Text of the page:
While the MDR-S60 is much more pleasant to use than the John Lewis Spectrum, its superior sound quality and extra features for less money make the John Lewis set the better choice. As with the other radios, the Sony can be used without an AC adapter, using four C-size batteries.

Buy Now at Amazon.co.uk from £79.99

At time of review the Sony XDR-S60 was available for £90.
Goodmans Oxford

6 / 6

Our Score:


Goodmans Oxford

Key features:

  • Retro design
  • DAB/FM
  • Aux input
Retro radios normally come at a significant price premium, but the Goodmans Oxford is a retro-style unit that is very affordable indeed. It offers good looks, but costs under £50.

Of course, at this price you’re not going to see high-end materials splashed across its body too much. There is some metal — the chrome elements are metal, not plastic, but the main part of the body is moulded plastic and feels a good deal cheaper than more expensive retro sets. If anything, it feels cheaper than some of the lower-end plastic sets.

There is a bit more to the retro style than a surface-level look, though. The Goodmans Oxford also uses old-fashioned control wheels rather than knobs, coloured in cream rather the pure white.  They give the radio a rather different feel to other budget DAB sets, and it’s not a bad change.

Controls are simple too with three preset buttons on the top plate.

The Goodmans Oxford is not well-suited to those with sight issues, though, as the screen is fairly tiny. While it’s a 3-line display, it’s much smaller than that of the Sony XDR-S60.

Sound quality is at a similar level to the XDR-S60. It has that classic ‘small radio’ vibe, resulting in fairly small-sounding output, but clarity is unusually good. There’s a bit more treble/upper-mid presence here than most, which sounds good if you like your voices with a bit more zing to them.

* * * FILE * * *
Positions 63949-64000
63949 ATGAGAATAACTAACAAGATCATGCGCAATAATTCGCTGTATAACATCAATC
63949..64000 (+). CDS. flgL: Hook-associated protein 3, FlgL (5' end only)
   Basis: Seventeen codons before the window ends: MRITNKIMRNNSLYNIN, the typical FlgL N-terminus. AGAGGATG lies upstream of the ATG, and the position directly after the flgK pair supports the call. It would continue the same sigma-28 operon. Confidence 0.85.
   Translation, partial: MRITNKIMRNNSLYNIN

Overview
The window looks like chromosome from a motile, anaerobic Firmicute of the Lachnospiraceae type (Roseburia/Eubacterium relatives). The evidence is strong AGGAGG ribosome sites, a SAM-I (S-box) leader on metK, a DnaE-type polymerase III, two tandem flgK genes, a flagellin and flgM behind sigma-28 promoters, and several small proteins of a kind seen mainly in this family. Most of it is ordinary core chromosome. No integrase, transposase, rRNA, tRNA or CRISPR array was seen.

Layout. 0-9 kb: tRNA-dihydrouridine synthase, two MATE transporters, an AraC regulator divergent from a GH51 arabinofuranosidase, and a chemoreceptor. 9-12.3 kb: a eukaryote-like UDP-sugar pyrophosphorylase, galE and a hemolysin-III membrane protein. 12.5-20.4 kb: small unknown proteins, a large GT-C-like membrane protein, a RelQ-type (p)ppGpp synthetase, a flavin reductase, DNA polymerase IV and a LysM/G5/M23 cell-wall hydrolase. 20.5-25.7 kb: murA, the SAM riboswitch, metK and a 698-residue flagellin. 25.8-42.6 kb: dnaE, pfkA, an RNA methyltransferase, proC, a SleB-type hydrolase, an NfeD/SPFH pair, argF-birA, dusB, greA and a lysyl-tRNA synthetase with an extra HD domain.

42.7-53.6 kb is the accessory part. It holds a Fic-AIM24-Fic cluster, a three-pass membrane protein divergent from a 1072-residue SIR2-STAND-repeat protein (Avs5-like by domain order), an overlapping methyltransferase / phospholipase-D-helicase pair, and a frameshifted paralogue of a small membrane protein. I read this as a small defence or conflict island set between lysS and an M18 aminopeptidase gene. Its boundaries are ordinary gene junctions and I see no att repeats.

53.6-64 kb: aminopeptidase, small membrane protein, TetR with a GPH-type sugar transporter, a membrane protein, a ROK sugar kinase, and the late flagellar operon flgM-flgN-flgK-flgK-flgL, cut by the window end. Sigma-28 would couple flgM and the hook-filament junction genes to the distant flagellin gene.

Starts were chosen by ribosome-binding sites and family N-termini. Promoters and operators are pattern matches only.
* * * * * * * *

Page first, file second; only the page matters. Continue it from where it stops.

For music, though, we’d appreciate more power — bass response is flat-out poor here.

Given a fairly low-power sound, we’re surprised to see the Goodmans Oxford uses more batteries than the competition. It has a compartment that takes six C-type batteries.

Like the Sony XDR-S60, the Oxford works best as a low-cost, light-use radio where its lighter sound won’t seem like such a compromise.

Buy Now at Amazon.co.uk from £49.99

At time of review the Goodmans Oxford was available for £49.99.


January 21, 2015, 1:55 pm

No Revos in the top 5 now? They're not cheap but they are excellent quality, and very good sound too.


January 21, 2015, 10:50 pm

We weren't able to get one in for this test. We really tried too. Fingers crossed we may be able to test and add one of their sets in the future

Seymour Cat

January 22, 2015, 1:20 pm

No radios with a pause button either :-(

My Pure One Classic is getting quite old now & I'd like a bump in sound quality for my next radio, but I couldn't even consider a radio which doesn't let me pause Radio 4 to make a cupper or answer the door.


January 23, 2015, 12:53 pm

Well said. DAB radios are expensive, eat batteries, are out of sync with each other, often have lousy reception, etc. The only real benefit is extra, non-analogue stations for those who want them and don't want to listen to them via a PC/phone/tablet.

Ken Shiro

February 13, 2016, 12:45 pm

Panasonic RF-D10EB-K

is best cheap radio Dab !!!


February 9, 2017, 10:43 am

you mean Time shifting?

Seymour Cat

February 9, 2017, 11:14 am

Yes. It's unbelievably useful. Can't understand why it's not a common feature.


February 9, 2017, 12:59 pm

They are badly designed or the Memory is expensive. I agree with you. I'll try and use a PC instead.